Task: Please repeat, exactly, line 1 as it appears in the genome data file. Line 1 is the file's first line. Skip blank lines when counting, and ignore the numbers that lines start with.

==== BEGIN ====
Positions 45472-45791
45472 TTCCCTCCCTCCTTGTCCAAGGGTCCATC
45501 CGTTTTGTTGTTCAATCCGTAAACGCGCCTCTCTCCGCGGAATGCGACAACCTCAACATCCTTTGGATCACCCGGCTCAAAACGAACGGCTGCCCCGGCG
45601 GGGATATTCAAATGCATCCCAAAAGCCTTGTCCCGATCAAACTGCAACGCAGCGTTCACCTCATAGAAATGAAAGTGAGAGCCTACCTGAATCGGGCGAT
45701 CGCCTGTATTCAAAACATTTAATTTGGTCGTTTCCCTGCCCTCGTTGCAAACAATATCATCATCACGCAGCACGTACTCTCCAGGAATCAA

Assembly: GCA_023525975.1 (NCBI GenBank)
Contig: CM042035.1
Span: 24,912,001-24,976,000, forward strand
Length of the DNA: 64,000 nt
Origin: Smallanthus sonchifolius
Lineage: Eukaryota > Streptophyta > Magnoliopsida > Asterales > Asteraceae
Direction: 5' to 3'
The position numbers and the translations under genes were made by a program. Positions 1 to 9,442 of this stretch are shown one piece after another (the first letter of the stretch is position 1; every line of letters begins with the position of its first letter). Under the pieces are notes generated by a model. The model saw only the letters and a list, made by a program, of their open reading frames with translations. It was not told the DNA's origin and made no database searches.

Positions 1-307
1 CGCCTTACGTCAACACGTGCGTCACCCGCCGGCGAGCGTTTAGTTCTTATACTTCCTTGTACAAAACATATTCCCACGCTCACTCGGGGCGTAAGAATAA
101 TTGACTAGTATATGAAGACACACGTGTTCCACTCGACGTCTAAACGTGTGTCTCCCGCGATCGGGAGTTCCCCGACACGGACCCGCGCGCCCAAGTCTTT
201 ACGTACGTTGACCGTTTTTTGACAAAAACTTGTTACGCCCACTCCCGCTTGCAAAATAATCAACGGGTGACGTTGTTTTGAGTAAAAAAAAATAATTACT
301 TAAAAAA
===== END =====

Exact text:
Positions 45472-45791